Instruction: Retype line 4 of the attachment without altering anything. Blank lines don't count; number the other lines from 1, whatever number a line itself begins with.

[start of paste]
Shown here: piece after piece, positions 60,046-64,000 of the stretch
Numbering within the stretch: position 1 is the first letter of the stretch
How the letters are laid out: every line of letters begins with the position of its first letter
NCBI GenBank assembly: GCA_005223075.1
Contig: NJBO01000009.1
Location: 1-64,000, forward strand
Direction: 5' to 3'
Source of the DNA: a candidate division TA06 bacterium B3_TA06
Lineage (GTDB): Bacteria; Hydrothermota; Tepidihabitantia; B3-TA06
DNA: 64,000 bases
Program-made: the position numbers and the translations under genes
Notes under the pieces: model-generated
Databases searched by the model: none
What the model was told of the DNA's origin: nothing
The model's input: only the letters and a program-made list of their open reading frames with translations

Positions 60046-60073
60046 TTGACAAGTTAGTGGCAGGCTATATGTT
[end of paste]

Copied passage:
NCBI GenBank assembly: GCA_005223075.1